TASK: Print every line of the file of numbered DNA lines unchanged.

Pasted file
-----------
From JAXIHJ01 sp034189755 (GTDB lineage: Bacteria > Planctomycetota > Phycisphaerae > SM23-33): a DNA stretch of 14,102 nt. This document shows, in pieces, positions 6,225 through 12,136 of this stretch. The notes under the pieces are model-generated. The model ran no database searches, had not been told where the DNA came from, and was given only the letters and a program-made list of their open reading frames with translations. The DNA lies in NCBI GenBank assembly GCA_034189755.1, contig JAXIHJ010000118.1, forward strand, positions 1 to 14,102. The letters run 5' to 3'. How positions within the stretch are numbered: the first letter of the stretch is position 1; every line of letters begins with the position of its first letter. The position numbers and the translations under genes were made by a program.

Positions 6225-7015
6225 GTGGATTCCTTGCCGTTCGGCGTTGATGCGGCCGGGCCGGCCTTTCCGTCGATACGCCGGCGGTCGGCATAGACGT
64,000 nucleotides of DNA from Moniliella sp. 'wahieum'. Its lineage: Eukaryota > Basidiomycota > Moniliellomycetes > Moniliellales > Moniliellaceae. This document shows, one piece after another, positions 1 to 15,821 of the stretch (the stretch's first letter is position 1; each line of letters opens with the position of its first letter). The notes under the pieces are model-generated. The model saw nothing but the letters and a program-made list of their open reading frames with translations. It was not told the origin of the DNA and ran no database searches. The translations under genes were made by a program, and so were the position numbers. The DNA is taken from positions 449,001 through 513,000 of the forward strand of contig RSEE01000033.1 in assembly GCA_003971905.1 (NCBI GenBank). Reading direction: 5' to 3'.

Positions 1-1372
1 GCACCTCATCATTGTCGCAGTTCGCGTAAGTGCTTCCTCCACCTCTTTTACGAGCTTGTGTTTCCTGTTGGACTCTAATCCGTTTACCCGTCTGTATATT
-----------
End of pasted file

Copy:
From JAXIHJ01 sp034189755 (GTDB lineage: Bacteria > Planctomycetota > Phycisphaerae > SM23-33): a DNA stretch of 14,102 nt. This document shows, in pieces, positions 6,225 through 12,136 of this stretch. The notes under the pieces are model-generated. The model ran no database searches, had not been told where the DNA came from, and was given only the letters and a program-made list of their open reading frames with translations. The DNA lies in NCBI GenBank assembly GCA_034189755.1, contig JAXIHJ010000118.1, forward strand, positions 1 to 14,102. The letters run 5' to 3'. How positions within the stretch are numbered: the first letter of the stretch is position 1; every line of letters begins with the position of its first letter. The position numbers and the translations under genes were made by a program.

Positions 6225-7015
6225 GTGGATTCCTTGCCGTTCGGCGTTGATGCGGCCGGGCCGGCCTTTCCGTCGATACGCCGGCGGTCGGCATAGACGT
64,000 nucleotides of DNA from Moniliella sp. 'wahieum'. Its lineage: Eukaryota > Basidiomycota > Moniliellomycetes > Moniliellales > Moniliellaceae. This document shows, one piece after another, positions 1 to 15,821 of the stretch (the stretch's first letter is position 1; each line of letters opens with the position of its first letter). The notes under the pieces are model-generated. The model saw nothing but the letters and a program-made list of their open reading frames with translations. It was not told the origin of the DNA and ran no database searches. The translations under genes were made by a program, and so were the position numbers. The DNA is taken from positions 449,001 through 513,000 of the forward strand of contig RSEE01000033.1 in assembly GCA_003971905.1 (NCBI GenBank). Reading direction: 5' to 3'.

Positions 1-1372
1 GCACCTCATCATTGTCGCAGTTCGCGTAAGTGCTTCCTCCACCTCTTTTACGAGCTTGTGTTTCCTGTTGGACTCTAATCCGTTTACCCGTCTGTATATT